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Covering an area of 1,657ha, Roça Sundy is the biggest plantation on the island and gives you a real idea of how self- sufficient some roças once were. This was the only coffee-producing plantation on Príncipe. The governors’ house is no longer open to visitors, as it will serve as offices for new owners, HBD, who are planning plantation accommodation here too. Roça Sundy is some 10km from the capital, and it takes a good while to walk all the way uphill, so start early in the day to take in the beaches as well as look round the plantation.
The former hospital is to your left as you come in the entrance, majestically flanked by two towers. Kids will be happy to show you the only thing that is left from the time when this was the most important hospital on the island: an old dentist’s chair. (They might also request your empty plastic water bottle.) Next to the hospital, a marble plaque in the middle of a field commemorates the experiments conducted here by British astronomer Arthur Eddington in 1919, proving Albert Einstein’s relativity theory for the first time.
(Photo: A large gnarled tree at the Sundy plantation, where Einstein’s theory of relativity was first proven, in Príncipe © Marco Muscarà, www.marcomuscara.com)
During a total solar eclipse, Sir Arthur demonstrated that gravity would bend the path of light when a massive star passes it and published the results as ‘A Determination of the Deflection of Light by the Sun’s Gravitational Field’. Behind the governors’ house a few panels put up during an astronomers’ convention to celebrate the 90th anniversary of the experiment explain the science in simple terms.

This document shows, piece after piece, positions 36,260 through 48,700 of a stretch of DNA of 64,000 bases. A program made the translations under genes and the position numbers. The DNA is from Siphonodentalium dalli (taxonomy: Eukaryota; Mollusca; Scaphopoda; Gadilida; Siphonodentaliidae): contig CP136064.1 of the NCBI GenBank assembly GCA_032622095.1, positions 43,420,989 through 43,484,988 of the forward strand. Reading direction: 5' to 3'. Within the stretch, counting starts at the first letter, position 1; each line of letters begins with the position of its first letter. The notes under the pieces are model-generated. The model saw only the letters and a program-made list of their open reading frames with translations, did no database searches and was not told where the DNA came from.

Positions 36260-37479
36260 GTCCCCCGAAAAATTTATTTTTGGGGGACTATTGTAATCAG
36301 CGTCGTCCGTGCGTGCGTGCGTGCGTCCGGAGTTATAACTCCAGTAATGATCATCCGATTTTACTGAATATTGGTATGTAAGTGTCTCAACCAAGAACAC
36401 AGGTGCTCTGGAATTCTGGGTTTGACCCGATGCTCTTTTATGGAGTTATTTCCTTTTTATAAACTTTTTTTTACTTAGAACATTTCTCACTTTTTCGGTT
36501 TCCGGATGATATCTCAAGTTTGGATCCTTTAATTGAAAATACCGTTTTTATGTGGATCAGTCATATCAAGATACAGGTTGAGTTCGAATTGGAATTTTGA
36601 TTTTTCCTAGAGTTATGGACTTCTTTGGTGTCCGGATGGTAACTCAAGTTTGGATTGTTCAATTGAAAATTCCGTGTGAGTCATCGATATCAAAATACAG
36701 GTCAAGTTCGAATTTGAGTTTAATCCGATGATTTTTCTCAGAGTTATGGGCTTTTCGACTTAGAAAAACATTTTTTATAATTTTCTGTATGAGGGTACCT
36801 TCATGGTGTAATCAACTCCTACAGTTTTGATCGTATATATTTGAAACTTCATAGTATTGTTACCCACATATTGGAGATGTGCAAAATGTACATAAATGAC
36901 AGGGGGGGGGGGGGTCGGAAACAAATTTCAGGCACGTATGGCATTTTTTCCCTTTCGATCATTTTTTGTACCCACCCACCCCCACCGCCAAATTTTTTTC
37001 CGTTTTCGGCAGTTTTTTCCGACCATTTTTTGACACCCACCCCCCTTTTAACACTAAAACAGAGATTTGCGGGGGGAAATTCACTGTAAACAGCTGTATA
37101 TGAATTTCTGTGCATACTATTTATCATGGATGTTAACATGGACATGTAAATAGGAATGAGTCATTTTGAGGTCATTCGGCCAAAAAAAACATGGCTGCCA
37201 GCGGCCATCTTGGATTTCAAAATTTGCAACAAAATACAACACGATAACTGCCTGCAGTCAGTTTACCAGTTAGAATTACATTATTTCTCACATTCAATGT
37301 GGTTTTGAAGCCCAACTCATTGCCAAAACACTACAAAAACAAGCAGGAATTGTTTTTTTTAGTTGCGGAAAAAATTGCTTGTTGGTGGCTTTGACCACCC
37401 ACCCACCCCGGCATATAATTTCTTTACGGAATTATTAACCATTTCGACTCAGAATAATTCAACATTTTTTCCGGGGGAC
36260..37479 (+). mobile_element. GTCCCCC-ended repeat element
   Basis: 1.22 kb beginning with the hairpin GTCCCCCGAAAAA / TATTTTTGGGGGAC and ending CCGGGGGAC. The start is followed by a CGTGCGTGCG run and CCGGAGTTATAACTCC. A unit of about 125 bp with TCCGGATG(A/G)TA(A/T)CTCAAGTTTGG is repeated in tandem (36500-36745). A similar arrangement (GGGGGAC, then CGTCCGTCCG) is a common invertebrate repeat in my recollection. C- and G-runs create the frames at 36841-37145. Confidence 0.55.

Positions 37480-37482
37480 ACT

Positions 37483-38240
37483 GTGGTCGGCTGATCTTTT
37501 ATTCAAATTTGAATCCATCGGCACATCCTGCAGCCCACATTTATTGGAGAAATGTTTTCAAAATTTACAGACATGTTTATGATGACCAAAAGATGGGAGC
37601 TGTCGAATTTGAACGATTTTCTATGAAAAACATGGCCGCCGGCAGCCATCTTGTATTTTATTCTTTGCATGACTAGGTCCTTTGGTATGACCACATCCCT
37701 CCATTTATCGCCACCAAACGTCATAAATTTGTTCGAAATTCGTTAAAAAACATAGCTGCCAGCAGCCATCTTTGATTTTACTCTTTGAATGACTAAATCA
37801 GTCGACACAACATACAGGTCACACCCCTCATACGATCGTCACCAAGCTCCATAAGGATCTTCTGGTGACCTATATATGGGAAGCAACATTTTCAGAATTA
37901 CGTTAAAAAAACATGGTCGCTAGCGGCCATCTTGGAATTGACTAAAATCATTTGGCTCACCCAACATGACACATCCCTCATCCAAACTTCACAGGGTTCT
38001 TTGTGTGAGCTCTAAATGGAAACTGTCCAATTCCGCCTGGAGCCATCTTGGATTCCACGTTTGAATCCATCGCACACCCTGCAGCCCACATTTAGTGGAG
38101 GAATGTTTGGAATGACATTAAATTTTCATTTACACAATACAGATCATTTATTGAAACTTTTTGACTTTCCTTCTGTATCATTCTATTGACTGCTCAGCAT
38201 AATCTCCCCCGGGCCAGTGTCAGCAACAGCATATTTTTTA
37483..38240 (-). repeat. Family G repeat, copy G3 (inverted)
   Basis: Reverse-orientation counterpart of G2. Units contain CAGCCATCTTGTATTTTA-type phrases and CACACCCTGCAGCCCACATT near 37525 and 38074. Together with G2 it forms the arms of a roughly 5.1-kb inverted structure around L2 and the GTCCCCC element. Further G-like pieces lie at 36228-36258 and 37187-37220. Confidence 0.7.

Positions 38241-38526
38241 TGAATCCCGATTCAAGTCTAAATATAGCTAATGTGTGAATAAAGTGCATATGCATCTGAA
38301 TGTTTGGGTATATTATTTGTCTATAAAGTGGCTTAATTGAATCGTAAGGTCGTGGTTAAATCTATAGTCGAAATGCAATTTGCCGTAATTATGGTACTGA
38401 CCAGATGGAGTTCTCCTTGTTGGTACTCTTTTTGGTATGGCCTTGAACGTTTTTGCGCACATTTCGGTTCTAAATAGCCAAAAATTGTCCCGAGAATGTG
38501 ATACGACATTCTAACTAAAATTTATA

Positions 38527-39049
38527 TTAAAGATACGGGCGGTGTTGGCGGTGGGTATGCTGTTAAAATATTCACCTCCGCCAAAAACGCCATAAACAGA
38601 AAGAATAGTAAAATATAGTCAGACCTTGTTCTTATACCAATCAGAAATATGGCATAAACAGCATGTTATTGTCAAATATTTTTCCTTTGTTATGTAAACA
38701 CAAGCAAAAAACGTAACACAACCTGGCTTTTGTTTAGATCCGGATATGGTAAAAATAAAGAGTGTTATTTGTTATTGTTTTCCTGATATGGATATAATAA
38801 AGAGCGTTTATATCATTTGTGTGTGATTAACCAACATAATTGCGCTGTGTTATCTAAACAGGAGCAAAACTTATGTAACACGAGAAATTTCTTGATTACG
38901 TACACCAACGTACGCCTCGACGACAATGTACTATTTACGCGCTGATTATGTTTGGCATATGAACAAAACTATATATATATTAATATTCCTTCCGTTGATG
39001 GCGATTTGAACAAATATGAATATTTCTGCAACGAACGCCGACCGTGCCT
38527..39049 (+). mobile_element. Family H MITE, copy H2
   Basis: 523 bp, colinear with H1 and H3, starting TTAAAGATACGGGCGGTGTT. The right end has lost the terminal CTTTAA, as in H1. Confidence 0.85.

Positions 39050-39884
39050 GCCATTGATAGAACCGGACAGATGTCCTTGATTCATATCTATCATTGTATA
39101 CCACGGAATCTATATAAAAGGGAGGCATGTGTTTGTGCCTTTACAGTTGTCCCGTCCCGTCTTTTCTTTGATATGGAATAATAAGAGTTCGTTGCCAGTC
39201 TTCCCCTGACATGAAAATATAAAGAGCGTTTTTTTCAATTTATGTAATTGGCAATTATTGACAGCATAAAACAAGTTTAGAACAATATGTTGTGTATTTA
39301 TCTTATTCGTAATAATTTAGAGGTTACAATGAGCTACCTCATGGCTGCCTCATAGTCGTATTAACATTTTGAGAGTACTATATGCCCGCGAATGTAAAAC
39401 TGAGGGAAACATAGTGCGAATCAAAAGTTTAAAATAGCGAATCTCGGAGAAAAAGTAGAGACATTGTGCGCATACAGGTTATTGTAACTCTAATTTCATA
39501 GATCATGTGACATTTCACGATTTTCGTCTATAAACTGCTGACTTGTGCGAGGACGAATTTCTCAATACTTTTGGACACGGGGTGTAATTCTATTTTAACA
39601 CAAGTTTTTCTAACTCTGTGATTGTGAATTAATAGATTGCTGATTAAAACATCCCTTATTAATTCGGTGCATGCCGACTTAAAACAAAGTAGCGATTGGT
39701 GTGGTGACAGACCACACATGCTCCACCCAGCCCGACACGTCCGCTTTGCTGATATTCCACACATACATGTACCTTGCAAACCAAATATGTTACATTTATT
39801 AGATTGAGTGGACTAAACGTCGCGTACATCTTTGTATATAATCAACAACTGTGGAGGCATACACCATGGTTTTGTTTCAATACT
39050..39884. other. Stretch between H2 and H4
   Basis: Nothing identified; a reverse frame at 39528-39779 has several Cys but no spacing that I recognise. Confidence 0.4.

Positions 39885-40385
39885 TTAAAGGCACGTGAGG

Visit the historic Sundy plantation, the biggest plantation on Príncipe, where Einstein’s theory of relativity was first proven.
The plantation belongs to the state, and the former owner’s house is kept, waiting for state visits. There are gorgeous views out to sea from the balcony and the colour co-ordinated bedrooms upstairs. The green one, closest to the bathroom and furthest from possible intruders, was the president’s; his bodyguards slept in the red and blue rooms. The whole place, with a large rectangular tree-lined square at its centre, is surrounded by a crenellated wall; over on the other side of the square, the former stables have beautiful horseshoe-shaped windows.
Railway tracks can still be seen in the soil, with a rusting locomotive. Today, around 400 people live here – of whom about ten have a job in town. The simple chapel, dedicated to Our Lady of Lourdes, contains a beautiful crucifix. The church is not open; ask for the key (chave) locally. The way down to Sundy beach (and the other nearby beaches) starts next to the chapel; get an older kid to show you the way. In the workers’ quarters you can also stock up on picnic food for the beach or provisions for the way back in one of the lojas. You might see some pet monkeys for sale. The plantation does not have mains electricity, but there are a few generators.